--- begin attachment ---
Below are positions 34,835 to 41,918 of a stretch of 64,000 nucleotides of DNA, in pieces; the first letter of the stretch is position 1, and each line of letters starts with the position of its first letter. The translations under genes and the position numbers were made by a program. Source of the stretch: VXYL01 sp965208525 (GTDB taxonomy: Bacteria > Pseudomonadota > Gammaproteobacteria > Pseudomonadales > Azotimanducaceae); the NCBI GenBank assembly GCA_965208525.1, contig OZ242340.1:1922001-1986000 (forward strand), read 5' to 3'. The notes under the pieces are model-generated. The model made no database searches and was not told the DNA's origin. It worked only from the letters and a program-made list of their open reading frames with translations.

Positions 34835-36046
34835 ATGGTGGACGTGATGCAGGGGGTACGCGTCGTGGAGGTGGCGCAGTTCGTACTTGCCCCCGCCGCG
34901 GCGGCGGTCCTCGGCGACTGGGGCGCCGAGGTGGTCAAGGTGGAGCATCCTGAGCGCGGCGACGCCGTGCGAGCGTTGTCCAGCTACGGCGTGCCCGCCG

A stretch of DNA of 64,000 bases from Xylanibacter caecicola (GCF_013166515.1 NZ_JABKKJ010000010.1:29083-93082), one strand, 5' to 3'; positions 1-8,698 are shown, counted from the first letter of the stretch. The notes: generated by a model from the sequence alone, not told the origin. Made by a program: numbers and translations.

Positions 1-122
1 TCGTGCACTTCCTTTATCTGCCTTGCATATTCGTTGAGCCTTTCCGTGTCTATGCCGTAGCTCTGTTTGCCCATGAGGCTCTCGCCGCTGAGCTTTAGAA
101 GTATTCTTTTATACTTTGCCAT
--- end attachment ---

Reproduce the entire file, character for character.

Below are positions 34,835 to 41,918 of a stretch of 64,000 nucleotides of DNA, in pieces; the first letter of the stretch is position 1, and each line of letters starts with the position of its first letter. The translations under genes and the position numbers were made by a program. Source of the stretch: VXYL01 sp965208525 (GTDB taxonomy: Bacteria > Pseudomonadota > Gammaproteobacteria > Pseudomonadales > Azotimanducaceae); the NCBI GenBank assembly GCA_965208525.1, contig OZ242340.1:1922001-1986000 (forward strand), read 5' to 3'. The notes under the pieces are model-generated. The model made no database searches and was not told the DNA's origin. It worked only from the letters and a program-made list of their open reading frames with translations.

Positions 34835-36046
34835 ATGGTGGACGTGATGCAGGGGGTACGCGTCGTGGAGGTGGCGCAGTTCGTACTTGCCCCCGCCGCG
34901 GCGGCGGTCCTCGGCGACTGGGGCGCCGAGGTGGTCAAGGTGGAGCATCCTGAGCGCGGCGACGCCGTGCGAGCGTTGTCCAGCTACGGCGTGCCCGCCG

A stretch of DNA of 64,000 bases from Xylanibacter caecicola (GCF_013166515.1 NZ_JABKKJ010000010.1:29083-93082), one strand, 5' to 3'; positions 1-8,698 are shown, counted from the first letter of the stretch. The notes: generated by a model from the sequence alone, not told the origin. Made by a program: numbers and translations.

Positions 1-122
1 TCGTGCACTTCCTTTATCTGCCTTGCATATTCGTTGAGCCTTTCCGTGTCTATGCCGTAGCTCTGTTTGCCCATGAGGCTCTCGCCGCTGAGCTTTAGAA
101 GTATTCTTTTATACTTTGCCAT